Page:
Google just swallowed another one.
The Internet giant on Thursday announced its latest acquisition -- restaurant-review service Zagat -- as it moves to convince users that the company with the funny name is more than just a worldwide search engine. Google can connect people with local businesses, too.
With coupon sites such as Groupon exploding and local news sites on the rise, industry analysts agree that local and social markets are among the fastest-growing areas in technology -- and a space Google clearly wants to emphasize.
In a blog post Thursday announcing the purchase, Marissa Mayer, Google's vice president of local, maps and location services, said Zagat "will be a cornerstone of our local offering."
The founders, husband and wife team Nina and Tim Zagat, said they will remain co-chairs of the 32-year-old company and will use Google's resources and expertise to expand. Zagat currently offers reviews and ratings on restaurants in more than 100 cities around the world, based largely on surveys of diners.
Google plans to integrate New York-based Zagat with its search and mapping products and the Google Places service, where users are already invited to write reviews of businesses and services.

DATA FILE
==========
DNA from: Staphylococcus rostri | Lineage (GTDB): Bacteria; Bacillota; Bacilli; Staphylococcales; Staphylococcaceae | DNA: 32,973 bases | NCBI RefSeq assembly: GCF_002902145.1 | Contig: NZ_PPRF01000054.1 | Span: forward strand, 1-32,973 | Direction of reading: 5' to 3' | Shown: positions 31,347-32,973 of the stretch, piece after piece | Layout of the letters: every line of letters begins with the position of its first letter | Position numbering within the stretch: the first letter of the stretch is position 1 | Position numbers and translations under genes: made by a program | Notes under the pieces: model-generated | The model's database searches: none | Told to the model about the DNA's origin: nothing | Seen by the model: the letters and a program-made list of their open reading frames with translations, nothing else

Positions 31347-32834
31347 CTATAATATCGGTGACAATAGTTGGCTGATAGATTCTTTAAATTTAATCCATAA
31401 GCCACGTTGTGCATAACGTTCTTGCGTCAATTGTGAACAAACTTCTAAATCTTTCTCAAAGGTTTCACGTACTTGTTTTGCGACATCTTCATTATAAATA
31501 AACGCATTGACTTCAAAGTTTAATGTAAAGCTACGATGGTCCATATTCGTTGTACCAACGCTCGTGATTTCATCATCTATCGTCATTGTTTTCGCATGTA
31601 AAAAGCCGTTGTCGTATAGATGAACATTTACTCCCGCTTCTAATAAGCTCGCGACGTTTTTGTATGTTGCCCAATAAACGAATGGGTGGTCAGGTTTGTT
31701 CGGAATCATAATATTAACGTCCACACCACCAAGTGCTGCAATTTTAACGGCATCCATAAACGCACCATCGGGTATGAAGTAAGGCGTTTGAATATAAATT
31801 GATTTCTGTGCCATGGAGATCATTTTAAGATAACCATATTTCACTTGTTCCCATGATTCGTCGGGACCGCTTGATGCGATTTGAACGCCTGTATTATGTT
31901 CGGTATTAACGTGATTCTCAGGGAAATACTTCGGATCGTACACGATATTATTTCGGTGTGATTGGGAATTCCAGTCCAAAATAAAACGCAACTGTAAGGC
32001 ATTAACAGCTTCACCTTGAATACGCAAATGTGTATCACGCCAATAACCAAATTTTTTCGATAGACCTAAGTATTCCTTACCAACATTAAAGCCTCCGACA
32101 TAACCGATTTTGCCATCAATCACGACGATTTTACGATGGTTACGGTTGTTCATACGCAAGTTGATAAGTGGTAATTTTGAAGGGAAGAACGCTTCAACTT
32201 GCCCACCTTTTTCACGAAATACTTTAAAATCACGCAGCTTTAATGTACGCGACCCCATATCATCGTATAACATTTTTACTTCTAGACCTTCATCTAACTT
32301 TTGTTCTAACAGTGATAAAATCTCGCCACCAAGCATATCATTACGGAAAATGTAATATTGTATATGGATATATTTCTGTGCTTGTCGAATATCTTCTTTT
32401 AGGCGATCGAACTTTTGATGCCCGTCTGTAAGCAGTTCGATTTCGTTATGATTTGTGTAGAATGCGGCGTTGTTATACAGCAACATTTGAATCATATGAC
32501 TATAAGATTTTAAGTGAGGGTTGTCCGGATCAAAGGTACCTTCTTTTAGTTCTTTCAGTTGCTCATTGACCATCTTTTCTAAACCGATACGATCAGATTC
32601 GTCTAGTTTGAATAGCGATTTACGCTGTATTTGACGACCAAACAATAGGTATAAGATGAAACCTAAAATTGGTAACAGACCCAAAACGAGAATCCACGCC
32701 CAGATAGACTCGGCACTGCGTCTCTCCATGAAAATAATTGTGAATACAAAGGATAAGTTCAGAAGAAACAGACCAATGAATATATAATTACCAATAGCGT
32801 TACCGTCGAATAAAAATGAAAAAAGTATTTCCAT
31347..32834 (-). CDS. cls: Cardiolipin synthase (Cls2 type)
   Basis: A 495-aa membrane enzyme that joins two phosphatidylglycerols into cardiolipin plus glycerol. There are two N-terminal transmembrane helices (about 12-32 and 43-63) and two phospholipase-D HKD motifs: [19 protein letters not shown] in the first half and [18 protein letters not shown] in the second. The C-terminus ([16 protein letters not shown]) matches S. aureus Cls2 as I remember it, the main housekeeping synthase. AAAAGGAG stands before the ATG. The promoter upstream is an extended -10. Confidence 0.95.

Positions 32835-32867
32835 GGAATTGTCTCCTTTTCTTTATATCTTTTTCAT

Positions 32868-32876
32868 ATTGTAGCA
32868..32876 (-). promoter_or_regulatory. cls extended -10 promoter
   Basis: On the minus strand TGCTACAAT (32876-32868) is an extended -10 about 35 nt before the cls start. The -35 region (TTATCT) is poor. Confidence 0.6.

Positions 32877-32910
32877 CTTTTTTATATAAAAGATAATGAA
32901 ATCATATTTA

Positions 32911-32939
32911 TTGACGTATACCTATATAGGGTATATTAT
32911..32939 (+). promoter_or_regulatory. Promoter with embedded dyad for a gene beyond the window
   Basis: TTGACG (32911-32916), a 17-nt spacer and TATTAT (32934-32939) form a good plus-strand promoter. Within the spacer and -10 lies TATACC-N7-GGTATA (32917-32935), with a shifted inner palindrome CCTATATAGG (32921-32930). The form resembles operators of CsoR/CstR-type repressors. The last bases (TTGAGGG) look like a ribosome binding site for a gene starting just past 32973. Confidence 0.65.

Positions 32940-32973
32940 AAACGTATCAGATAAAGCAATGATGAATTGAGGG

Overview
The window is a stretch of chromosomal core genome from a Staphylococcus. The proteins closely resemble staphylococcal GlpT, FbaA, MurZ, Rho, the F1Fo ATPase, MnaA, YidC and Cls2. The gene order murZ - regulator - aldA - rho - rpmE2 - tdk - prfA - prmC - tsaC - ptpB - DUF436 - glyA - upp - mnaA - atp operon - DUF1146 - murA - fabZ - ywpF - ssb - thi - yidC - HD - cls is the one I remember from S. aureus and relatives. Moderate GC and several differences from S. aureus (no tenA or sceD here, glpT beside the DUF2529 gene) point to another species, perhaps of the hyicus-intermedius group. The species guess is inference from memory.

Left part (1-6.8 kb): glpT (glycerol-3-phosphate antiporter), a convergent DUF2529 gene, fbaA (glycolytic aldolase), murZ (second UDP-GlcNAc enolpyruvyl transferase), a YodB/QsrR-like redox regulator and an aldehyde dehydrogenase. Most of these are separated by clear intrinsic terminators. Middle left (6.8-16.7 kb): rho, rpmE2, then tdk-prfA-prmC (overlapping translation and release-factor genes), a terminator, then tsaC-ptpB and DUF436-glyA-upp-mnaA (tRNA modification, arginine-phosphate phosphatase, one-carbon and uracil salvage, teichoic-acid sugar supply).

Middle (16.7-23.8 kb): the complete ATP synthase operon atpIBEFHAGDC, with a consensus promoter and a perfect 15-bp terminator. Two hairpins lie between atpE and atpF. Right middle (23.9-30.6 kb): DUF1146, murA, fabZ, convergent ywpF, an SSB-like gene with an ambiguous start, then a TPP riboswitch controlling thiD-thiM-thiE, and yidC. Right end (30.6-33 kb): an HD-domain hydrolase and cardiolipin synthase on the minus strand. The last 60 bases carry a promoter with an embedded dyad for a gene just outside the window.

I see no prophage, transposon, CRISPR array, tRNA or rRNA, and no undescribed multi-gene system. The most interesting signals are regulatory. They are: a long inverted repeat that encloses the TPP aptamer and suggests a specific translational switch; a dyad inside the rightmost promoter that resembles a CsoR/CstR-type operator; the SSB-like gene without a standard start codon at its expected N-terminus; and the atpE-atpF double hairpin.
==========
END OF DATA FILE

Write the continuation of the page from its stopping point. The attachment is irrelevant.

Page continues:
"This underscores Google's local and mobile initiatives," Brian Fitz, an analyst at UBS, told Reuters. Last year, Google moved Marissa Mayer, a top search executive, to head its local initiatives.
The Web may connect the world, in other words -- but the backyard means big bucks too.
In its more than 32-year life, Zagat has gained the reputation of being a go-to for surveys, reviews and recommendations for restaurants all around the world, FoxBusiness noted. The company operates in 13 categories in more than 100 cities and provides information to customers through various platforms, from the web to pocket-sized maps.
Shares of restaurant reservation service OpenTable dived more than 11 percent, or $6.90, on the news, FoxBusiness reported.
BGC Partners analyst Colin Gillis said the purchase was smart. He described Zagat as the little brother of Yelp, the leading online review site and a pioneer in a space that was founded in 2004.
Google attempted to buy Yelp in 2009, at one point offering half a billion for the company, according to numerous published reports.
The Associated Press contributed to this report.